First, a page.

Harry Specters – What skills do people with autism have?

HarrySThe following article by Mona Shan appeared on the Harry Specters website and has been reprinted with kind permission. A previous article on Harry Specters can be read here, Harry Specters creates jobs for individuals with autism.

Recently, an MBA student asked us a simple question as part of his project. “Why do more companies not employ people with autism?” The question is obviously one for other companies to answer, but we couldn’t just say “ask them!” It was another way of asking us “How is it that you are able to create employment for people with autism while others can’t?”

Harry Specters was born by combining “a love for chocolates” and “a passion for creating jobs for people with autism”. The passion for creating jobs is natural – we have a son with autism. This passion drives the need to look at people with autism a bit differently. And when you do that, magic happens! The magic uncovers the untapped, under-utilised and un-nurtured skills that people with autism have. We are very proud of the fact that during the past two years, one of our biggest successes is to be able to create a supportive environment for young people with autism. We have worked with over 40 young people to date, and as a result we have a good idea of what skills they possess. We are not experts in the field of autism and are in the process of looking for experts who can further investigate this and make their findings available to other enterprises.

So what are the skills and characteristics that we have come to love and that makes them amazing workers

Great attention to detail. When it comes to chocolates, they are naturals for quality checks. They will notice the slightest scratch on a chocolate and the smallest fault in packaging. And they are not afraid to shout about!

Follow instructions Our factory rules are strict when it comes to hygiene. We explain these rules just once, or twice in some cases, and they observe the rules exceptionally well. For example, wearing uniforms, hairnets and gloves, and of course, washing hands before starting a new task in the factory or in a packaging area.

P1040819_mediumZero level of hypocrisy. This one is more interesting than the previous two. They will always tell you things exactly the way they see it. Diplomacy is not their strong point and they do not mince words. If they come in and don’t feel like talking, they will tell us that. I remember one young man who tried one of our fruity chocolates and said that it was the worst thing he had ever tasted! His teaching assistant later told us that he does not like fruits. We found it very refreshing and quite funny, because the majority of people would not have been so honest about it. We are so conscious of social norms and etiquettes that we are hesitant to give honest feedback. This extends to their natural ability to say ‘no’ if they do not want to do any task. They will be honest about why they have said no, without worrying about whether this will have any negative effect on their future prospects within the company.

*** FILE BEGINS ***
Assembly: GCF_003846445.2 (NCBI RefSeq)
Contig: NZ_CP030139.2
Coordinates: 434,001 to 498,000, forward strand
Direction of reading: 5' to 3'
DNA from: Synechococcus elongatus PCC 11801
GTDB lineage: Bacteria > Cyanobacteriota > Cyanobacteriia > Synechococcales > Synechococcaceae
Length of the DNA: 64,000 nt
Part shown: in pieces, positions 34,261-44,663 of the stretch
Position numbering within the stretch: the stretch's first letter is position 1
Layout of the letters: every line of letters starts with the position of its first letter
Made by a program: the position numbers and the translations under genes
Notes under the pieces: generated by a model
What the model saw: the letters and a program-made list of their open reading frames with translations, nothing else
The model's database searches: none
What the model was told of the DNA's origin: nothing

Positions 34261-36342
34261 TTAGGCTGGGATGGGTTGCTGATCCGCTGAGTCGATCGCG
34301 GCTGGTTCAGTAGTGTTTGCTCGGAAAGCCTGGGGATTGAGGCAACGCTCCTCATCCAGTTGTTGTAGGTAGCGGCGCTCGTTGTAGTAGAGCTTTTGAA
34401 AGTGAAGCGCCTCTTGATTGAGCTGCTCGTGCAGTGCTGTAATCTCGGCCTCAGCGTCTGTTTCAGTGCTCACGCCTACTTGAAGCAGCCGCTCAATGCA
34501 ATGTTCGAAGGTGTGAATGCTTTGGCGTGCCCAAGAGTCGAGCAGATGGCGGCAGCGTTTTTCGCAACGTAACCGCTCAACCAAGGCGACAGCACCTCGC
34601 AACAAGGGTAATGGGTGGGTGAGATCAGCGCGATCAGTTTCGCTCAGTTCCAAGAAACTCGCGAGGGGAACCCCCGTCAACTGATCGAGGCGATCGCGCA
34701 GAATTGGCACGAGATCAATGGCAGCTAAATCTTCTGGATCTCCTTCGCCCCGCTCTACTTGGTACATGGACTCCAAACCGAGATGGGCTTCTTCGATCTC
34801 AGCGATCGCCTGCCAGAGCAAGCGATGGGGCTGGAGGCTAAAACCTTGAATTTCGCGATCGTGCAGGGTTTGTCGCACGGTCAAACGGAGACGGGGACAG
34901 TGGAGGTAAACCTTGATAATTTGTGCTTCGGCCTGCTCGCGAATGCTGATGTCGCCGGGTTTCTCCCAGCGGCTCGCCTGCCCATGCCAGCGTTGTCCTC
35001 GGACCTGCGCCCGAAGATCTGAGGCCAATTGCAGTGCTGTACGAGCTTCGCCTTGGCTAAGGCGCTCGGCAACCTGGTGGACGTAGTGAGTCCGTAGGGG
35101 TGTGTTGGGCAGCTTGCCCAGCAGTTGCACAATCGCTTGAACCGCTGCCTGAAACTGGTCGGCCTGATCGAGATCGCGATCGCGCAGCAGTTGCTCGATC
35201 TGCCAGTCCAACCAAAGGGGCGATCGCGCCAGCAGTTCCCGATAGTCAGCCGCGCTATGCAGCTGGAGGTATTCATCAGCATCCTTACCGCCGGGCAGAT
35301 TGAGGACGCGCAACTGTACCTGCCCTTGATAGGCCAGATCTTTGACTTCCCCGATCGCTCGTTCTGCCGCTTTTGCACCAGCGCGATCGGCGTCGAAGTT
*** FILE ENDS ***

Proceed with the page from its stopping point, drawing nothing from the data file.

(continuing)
They do not engage in workplace politics. We have never experienced anything related to this in our small workplace. I believe they do not have any concept of politics etc. They struggle to understand the logic of “power” and its potential advantages for personal gains.

Most love social interaction. Even though they struggle with social skills, most of the people working with us love social interaction. However, like their mainstream peers, they retreat into their comfort zone if they fail to connect with someone. Sadly, this is mainly because we fail to understand their way of interaction, which is slightly different. They are more spontaneous, direct, and, at times, out of context. And what is wrong with that? Only because this is slightly out of line with our “social norms” we perceive this as unacceptable or odd. Personally, we just let them be themselves – chatting away, jumping from one topic to the next without any clear connection (at least in our mind)! At times, we have to step in and tell them to stop chatting and get on with their work while packaging chocolates. And at other times we encourage them to interact, knowing this is the only place, outside their home, where they feel comfortable enough to be themselves. In fact, feedback from some of the young people working with us, is that they want more people in the factory in order to have more social interaction. Like us, people with autism can be either introverts or extroverts or somewhere in between. In general, they love to interact, show keen interest in other people and their interests and love asking questions. As a result, they can work very well in a team.

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